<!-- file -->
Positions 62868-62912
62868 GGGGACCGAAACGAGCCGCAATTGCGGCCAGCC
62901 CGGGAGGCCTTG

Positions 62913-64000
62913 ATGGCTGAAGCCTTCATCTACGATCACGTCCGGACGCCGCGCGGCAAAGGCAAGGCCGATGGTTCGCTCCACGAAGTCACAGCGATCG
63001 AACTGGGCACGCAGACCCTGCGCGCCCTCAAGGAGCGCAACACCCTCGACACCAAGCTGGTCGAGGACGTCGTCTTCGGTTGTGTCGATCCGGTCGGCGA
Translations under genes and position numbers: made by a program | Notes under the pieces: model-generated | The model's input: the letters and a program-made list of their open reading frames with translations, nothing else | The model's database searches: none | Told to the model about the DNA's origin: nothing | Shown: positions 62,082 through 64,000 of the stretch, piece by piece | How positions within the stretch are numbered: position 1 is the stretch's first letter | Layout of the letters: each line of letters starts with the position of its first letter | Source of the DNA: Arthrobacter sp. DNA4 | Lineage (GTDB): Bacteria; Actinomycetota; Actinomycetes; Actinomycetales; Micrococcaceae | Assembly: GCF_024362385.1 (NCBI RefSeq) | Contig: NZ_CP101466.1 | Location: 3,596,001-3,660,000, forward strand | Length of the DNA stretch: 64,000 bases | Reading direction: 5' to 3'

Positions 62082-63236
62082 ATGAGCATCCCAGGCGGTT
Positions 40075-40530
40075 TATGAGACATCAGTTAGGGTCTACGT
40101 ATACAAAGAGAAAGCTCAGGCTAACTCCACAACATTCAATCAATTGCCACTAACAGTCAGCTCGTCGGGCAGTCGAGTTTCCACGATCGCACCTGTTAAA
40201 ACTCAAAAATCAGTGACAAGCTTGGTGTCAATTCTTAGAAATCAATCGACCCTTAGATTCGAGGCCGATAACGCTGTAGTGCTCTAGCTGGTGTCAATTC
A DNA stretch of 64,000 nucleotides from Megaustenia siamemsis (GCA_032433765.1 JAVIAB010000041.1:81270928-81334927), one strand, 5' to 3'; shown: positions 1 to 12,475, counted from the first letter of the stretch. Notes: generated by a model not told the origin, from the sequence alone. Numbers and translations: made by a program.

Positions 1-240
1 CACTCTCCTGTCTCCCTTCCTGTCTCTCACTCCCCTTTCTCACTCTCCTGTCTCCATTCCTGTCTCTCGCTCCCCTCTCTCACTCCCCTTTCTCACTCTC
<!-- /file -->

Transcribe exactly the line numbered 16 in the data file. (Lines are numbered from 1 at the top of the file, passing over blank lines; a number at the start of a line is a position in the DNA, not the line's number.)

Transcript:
1 CACTCTCCTGTCTCCCTTCCTGTCTCTCACTCCCCTTTCTCACTCTCCTGTCTCCATTCCTGTCTCTCGCTCCCCTCTCTCACTCCCCTTTCTCACTCTC